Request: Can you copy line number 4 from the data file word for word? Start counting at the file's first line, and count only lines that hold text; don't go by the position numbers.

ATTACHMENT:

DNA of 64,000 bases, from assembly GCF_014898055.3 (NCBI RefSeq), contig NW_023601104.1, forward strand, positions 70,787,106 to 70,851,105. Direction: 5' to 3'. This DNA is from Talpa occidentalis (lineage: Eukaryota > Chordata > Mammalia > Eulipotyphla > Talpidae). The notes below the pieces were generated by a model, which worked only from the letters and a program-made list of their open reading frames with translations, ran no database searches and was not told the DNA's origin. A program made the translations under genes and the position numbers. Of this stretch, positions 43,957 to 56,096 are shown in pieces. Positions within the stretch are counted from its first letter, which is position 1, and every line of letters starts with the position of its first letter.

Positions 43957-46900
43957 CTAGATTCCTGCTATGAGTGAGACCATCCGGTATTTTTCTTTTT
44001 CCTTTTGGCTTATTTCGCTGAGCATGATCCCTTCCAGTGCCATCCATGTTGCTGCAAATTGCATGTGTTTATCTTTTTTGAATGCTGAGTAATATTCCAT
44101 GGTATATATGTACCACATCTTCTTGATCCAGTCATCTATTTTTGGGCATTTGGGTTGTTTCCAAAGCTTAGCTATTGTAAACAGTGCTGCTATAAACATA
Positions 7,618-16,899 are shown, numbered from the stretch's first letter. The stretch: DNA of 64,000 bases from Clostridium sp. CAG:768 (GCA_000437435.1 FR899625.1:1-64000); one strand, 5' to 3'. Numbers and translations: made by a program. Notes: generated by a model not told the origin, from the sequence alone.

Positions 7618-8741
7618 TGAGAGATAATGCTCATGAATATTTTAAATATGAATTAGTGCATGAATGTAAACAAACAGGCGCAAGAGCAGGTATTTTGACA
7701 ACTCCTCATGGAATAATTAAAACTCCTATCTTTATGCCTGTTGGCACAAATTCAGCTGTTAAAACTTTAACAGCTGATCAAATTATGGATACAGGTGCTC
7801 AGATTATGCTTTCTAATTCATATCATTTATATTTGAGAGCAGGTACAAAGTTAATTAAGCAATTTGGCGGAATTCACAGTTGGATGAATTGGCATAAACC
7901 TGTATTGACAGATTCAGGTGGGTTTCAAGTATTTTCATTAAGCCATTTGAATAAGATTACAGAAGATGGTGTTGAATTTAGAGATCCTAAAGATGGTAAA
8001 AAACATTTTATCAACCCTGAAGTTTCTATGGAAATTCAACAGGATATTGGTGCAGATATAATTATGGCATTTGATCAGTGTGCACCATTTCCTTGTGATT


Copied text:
44001 CCTTTTGGCTTATTTCGCTGAGCATGATCCCTTCCAGTGCCATCCATGTTGCTGCAAATTGCATGTGTTTATCTTTTTTGAATGCTGAGTAATATTCCAT